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Tuesday, 18 June 2013

How To Keep Your Readers Hooked.

Last week I blogged about writing the first chapter and how that was the hardest job of all. I had many fellow writers agree with me and I also had those who did not.

Those writers pointed out that writing the rest of the book can be harder, and from that point I do agree with them.

Here's what I mean ...

When you write the first chapter you are making a promise to your reader. You're saying to them that your book will keep them entertained, enthralled and on the edge of their seat. You're setting a style and tone to your writing that you must keep up during the rest of the book. And sometimes that can be a very tricky thing to do.

All successful stories must have an element of suspense. No matter what the style of writing is like, whether you write in first or third person, you must write with suspense as your goal to keep your readers turning those pages.

I've read a couple of books lately that I've been disappointed with. I've been drawn to their plotlines because the blurb sounded interesting but when I've read the book, I've been waiting for a turn or a twist or for something to actually happen. But nothing does. All I get is a very flat story and then I question why I've bothered to waste my time reading it.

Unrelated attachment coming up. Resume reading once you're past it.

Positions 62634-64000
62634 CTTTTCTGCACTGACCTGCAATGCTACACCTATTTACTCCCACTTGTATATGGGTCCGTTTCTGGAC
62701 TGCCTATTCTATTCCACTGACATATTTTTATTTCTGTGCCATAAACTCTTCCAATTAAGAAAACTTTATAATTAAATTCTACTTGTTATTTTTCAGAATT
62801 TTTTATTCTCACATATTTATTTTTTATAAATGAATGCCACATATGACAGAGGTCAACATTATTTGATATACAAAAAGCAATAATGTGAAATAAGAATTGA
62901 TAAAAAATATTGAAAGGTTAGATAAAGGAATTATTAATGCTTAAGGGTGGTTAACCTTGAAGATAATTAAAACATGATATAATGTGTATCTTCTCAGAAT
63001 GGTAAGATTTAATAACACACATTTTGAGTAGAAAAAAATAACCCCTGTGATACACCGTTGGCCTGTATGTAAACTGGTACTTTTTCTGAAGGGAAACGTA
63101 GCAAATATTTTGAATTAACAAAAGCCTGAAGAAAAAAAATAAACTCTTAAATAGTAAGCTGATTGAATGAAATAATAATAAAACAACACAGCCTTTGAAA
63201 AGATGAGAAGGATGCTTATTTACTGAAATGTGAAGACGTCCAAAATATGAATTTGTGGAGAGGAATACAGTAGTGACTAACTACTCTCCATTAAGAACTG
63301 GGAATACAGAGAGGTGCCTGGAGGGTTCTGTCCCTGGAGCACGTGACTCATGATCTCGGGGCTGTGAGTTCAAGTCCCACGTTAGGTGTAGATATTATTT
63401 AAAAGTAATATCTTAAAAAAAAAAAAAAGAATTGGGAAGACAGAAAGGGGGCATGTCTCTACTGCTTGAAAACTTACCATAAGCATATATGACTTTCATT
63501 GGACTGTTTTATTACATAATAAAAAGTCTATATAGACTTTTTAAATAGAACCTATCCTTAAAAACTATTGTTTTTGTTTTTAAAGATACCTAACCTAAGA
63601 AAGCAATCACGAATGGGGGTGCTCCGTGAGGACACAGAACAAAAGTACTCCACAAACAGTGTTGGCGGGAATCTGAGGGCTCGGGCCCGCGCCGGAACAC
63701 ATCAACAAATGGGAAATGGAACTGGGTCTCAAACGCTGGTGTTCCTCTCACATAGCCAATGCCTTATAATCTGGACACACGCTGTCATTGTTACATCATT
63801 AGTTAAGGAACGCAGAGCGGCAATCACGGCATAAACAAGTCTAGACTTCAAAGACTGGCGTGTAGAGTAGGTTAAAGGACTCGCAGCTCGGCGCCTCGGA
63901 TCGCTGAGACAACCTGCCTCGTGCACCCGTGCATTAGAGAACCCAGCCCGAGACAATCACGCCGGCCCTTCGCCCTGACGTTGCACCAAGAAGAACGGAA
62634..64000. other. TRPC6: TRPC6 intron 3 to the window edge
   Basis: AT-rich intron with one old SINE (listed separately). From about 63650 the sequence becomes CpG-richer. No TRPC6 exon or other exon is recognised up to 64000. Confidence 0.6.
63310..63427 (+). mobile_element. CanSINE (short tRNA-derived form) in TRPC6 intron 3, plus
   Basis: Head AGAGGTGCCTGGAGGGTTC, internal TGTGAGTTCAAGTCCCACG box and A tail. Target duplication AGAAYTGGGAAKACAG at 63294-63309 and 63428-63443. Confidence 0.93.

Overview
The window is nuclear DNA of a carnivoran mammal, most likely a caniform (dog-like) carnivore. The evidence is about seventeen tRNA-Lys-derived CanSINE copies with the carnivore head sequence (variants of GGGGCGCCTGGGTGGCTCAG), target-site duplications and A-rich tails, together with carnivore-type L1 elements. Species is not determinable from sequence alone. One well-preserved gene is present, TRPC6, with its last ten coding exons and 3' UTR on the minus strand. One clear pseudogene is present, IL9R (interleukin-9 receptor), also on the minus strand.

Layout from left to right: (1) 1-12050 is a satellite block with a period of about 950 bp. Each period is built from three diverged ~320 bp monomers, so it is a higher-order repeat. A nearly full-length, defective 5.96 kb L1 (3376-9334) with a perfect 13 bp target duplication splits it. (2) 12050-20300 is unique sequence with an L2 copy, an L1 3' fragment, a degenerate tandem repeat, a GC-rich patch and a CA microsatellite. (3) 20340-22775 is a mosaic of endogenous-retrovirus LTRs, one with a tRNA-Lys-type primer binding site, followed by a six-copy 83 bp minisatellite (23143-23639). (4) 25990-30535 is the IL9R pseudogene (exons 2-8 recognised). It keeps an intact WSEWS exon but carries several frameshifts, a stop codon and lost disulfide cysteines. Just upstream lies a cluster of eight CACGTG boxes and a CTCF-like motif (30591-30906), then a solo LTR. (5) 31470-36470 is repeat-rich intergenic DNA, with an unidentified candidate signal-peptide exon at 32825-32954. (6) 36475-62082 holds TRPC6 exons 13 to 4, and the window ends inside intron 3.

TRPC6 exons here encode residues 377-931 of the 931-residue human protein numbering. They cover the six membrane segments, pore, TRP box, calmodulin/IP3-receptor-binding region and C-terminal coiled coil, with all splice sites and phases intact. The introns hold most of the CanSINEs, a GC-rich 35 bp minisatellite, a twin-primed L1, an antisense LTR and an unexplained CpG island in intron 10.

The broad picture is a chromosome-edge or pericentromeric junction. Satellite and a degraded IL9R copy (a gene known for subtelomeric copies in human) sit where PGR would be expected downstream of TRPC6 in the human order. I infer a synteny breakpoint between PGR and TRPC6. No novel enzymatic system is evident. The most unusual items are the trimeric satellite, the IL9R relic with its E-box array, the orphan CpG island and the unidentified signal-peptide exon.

If I had bought the book I would have been very disappointed indeed but because I've just got them out of the library it's not been too bad.

But those books illustrate my point perfectly. A plotline just isn't enough. You have to make it interesting. And how do you do such a thing?

You have to add a huge dollop of conflict and suspense. Make your characters have the worst possible lives because a happy, smooth life is lethal in fiction. And keep your reader guessing what happens next. Too many storylines are predictable and predictable equals boring. If your reader already knows what's going to happen at the end then why should they bother to keep on reading?

Tell me how do you make sure your reader is hooked on your book?


  1. I am not sure I agree with you completely. I absolutely hate predictability, but I am not sure the first chapter of a book has to keep the reader on the edge of their seat, or even enthralled. I'd say...entertained and interested enough to get to the next chapter. It's kind of like that first date. There were a couple of times the first date did not completely produce firework, but dates two and three got much better, and by date four I was hooked. Like chapters in a book:)

  2. Interesting point you make there Heather. However you write your first chapter it has to contain something that will make the reader want to read on further. Like you say it's like a first date. There has to be a spark in there somewhere. Thanks for commenting.

  3. I think also that internet readers may develop short attention spans. I know a book really has to grab my attention from the get go. I am currently reading a book from one of my favorite authors. It starts out pretty flat. I probably would just put in down if it weren't by her. Fortunately, it too is a library book.